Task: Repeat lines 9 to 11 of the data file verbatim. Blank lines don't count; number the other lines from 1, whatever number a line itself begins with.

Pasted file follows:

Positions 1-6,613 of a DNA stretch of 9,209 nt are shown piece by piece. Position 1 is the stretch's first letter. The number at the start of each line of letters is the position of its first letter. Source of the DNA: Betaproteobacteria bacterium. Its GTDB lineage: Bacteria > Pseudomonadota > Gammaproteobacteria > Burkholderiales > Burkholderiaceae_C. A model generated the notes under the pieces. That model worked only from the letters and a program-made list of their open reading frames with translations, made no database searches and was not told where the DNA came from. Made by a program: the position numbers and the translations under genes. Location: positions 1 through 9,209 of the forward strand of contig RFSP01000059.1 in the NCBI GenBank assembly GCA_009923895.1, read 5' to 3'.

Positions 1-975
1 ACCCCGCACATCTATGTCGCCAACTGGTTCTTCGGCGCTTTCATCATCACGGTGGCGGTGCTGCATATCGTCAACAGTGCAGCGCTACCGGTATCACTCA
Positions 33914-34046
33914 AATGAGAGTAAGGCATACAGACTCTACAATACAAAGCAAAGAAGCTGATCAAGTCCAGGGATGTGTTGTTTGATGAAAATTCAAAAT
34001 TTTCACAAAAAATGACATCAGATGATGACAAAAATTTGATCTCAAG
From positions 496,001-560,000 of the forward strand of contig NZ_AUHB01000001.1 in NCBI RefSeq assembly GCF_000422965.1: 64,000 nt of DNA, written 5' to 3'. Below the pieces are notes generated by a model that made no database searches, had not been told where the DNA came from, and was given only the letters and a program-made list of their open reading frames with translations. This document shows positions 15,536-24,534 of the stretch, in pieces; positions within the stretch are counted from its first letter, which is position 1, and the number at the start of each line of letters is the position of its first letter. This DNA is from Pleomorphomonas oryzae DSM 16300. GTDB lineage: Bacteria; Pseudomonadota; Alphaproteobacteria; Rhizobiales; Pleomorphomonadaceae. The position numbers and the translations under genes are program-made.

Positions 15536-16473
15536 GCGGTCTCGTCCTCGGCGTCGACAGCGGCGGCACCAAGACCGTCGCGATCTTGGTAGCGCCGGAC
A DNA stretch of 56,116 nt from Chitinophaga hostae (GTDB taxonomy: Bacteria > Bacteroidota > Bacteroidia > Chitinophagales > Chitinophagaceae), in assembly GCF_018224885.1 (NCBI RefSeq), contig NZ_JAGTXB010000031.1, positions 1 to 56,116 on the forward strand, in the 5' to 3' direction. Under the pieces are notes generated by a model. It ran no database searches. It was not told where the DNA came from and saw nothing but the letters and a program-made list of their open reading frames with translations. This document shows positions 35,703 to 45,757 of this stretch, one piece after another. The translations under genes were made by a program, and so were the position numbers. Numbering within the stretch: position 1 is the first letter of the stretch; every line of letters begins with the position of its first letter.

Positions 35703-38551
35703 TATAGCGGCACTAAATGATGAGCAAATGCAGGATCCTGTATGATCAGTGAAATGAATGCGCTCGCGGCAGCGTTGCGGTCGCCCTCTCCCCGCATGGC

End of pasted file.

15536 GCGGTCTCGTCCTCGGCGTCGACAGCGGCGGCACCAAGACCGTCGCGATCTTGGTAGCGCCGGAC
A DNA stretch of 56,116 nt from Chitinophaga hostae (GTDB taxonomy: Bacteria > Bacteroidota > Bacteroidia > Chitinophagales > Chitinophagaceae), in assembly GCF_018224885.1 (NCBI RefSeq), contig NZ_JAGTXB010000031.1, positions 1 to 56,116 on the forward strand, in the 5' to 3' direction. Under the pieces are notes generated by a model. It ran no database searches. It was not told where the DNA came from and saw nothing but the letters and a program-made list of their open reading frames with translations. This document shows positions 35,703 to 45,757 of this stretch, one piece after another. The translations under genes were made by a program, and so were the position numbers. Numbering within the stretch: position 1 is the first letter of the stretch; every line of letters begins with the position of its first letter.

Positions 35703-38551